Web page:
Editor's Rating

It’s fair to say that Gallows have well and truly been through the mill and come out the other side. Yet, rather than letting this set them back, it’s taken its toll in the way of creativity, allowing for a record to be made that is both heavy and menacing while still maintaining an abundance of musical integrity that both refuses to conform, as well as naturally evolving on from everything this band have done in the past

8.7

Once upon a time, Gallows were an entirely different band- complete with a set of brothers by the name of Carter, they released two albums with this line-up, before the departure of their frontman Frank Carter in 2011. They then released one more album- their self-titled effort, with guitarist Steph Carter still in the band. However, in 2013, he too departed and now the UK’s hardcore-punk scene finds its most prominent band venturing out Carter-less for the first time and with a brand new album, Desolation Sounds.

This album is exactly as its name states; it’s desolate, bleak and so incredibly weighted, it’s hard not to imagine Gallows’ world in entirely black and white, encased in a constant, unrelenting fog. First track Mystic Death ensures the album enters on rolling guitars that, could they feel, sound as if they would be bearing the weight of a thousand crosses. Before this thought has a chance to manifest, the vocals make their entrance; sharp and contrasting, the guitars tear away to mirror this.

The title track, Desolation Sounds, is a little more understated. It feels dirtier and scuzzier, although with cleaner vocals. The bridge takes a break from the riotous anger for just a few seconds before plunging back into the angst Gallows mean to go on with. The award for the most ferocious, anarchic song on this record goes to Leviathan Rot- with razor sharp, lashing music providing a bold underline for raw, vehement screams, the track sounds as if it is fuelled by nothing more than hatred and fury.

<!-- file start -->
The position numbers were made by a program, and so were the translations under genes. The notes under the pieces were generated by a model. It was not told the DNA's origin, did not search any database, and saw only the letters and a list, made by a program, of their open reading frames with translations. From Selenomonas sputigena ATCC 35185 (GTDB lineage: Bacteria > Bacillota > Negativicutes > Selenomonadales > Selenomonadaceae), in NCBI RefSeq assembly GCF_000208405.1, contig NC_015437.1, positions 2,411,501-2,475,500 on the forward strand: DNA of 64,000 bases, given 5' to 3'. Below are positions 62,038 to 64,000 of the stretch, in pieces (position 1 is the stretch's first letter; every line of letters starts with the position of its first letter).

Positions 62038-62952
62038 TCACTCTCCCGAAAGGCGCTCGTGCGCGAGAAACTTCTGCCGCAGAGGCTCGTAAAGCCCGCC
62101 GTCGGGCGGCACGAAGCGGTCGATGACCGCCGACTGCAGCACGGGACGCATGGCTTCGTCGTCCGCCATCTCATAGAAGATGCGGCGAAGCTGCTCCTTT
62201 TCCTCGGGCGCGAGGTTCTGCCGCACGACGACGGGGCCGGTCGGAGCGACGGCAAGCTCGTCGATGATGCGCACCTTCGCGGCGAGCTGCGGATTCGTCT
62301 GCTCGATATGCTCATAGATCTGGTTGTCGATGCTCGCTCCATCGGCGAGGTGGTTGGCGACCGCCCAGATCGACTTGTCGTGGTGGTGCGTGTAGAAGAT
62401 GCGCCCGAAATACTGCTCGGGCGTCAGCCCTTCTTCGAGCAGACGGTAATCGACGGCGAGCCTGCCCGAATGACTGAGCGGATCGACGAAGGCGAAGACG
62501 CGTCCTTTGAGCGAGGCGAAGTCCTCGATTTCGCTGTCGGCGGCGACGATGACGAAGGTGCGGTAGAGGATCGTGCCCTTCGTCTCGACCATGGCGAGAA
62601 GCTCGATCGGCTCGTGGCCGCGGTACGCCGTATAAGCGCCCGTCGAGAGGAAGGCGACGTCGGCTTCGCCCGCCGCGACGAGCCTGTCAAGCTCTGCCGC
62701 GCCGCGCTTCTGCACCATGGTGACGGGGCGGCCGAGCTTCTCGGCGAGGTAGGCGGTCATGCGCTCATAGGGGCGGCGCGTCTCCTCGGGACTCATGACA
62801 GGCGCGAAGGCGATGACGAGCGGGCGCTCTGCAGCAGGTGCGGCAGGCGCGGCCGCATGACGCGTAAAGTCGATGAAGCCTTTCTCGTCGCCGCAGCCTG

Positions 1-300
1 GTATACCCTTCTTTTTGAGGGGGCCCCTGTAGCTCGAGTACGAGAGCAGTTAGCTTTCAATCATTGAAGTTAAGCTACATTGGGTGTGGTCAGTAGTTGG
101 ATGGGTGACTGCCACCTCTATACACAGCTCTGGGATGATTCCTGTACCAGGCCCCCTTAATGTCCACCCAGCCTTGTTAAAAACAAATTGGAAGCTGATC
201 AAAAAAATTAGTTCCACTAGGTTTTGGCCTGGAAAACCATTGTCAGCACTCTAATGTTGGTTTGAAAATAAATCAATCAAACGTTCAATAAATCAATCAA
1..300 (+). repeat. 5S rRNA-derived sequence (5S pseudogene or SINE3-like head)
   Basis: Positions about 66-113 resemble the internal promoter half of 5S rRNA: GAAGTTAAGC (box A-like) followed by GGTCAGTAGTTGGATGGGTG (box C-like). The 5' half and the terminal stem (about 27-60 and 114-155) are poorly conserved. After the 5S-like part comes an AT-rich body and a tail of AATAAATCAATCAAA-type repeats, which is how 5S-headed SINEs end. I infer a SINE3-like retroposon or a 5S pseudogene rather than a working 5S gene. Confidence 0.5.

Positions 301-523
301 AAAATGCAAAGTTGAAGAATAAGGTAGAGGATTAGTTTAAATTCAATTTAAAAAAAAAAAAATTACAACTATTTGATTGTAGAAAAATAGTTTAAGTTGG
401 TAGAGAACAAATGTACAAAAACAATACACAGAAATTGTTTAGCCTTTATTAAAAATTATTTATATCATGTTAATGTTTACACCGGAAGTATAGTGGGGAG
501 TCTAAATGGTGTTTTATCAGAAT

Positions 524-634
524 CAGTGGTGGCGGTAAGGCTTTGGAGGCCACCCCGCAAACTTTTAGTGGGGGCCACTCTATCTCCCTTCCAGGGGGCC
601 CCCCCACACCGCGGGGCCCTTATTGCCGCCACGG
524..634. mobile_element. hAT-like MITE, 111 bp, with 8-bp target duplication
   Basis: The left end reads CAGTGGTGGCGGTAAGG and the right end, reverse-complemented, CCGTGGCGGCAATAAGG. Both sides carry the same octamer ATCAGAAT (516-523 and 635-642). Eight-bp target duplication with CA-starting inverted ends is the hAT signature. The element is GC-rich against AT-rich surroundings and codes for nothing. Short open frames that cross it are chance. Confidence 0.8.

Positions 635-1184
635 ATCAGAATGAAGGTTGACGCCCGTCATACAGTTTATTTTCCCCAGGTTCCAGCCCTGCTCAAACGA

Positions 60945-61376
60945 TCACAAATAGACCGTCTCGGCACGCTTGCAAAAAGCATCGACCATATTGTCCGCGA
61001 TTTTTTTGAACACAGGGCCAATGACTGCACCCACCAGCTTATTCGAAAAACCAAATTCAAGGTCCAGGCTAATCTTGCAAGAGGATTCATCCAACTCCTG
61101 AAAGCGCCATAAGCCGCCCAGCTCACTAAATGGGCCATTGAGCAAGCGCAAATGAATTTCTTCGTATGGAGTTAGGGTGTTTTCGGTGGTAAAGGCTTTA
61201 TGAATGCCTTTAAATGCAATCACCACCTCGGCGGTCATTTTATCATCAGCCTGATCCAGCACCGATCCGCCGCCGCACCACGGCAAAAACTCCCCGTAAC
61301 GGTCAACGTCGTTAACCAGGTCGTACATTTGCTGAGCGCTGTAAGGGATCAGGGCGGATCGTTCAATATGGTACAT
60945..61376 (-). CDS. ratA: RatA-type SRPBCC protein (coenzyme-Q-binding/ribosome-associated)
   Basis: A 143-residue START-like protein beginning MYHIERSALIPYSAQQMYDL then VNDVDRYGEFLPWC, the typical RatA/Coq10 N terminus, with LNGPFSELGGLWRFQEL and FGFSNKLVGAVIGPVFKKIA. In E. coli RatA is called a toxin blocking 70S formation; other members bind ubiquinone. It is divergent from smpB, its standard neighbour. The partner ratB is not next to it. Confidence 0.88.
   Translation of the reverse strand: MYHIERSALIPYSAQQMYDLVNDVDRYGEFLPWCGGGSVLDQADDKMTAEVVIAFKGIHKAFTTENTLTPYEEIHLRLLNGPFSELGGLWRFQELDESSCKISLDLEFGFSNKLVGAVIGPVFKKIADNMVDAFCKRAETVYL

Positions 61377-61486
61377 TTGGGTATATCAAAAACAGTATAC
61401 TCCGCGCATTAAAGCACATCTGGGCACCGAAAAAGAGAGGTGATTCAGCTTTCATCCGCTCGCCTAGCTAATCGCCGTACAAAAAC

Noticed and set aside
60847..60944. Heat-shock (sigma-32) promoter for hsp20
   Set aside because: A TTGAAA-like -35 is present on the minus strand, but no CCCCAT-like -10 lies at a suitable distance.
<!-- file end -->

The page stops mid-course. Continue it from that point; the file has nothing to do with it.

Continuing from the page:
Chains begins with a spectral female voice; it’s almost dreamlike and most definitely luring to a false sense of security. However, any sense of security, false or otherwise, is wholly unjustified given the circumstances and the dreamlike state quickly turns into a nightmare- the good kind where jarring riffs and rancorous snarls laden with distortion exist.

Bonfire Season is Wade MacNeil’s voice in its gravelliest, most honest state, while Cease To Exist is the mellower track on the album, with the final minute existing to bring the pace back up and remind listeners that Gallows are far from mellow, and that they couldn’t quite let it stand as an entirely chilled track. At the culmination of this album, just as Desolation Sounds is the ideal name, Swan Song is the perfect closer. It’s the epitome of punk in the sense that the guitar layers are all over the place; they’re urgent and racing; jagged but with a chugging bass. Because of this, it’s with a feeling of finality (that isn’t always present on an album) that Desolation Sounds finds its end.

It’s fair to say that Gallows have well and truly been through the mill and come out the other side. Yet, rather than letting this set them back, it’s taken its toll in the way of creativity, allowing for a record to be made that is both heavy and menacing while still maintaining an abundance of musical integrity that both refuses to conform, as well as naturally evolving on from everything this band have done in the past. Guitarist Lags sums up their album in a way that almost makes it sound like it’s all or nothing; ‘Desolation Sounds isn’t a feel good record, it’s an open wound and we’re inviting our fans to either drink the blood or flee for their lives.’

Desolation Sounds is out April 13th via Venn/Play It Again Sam Records

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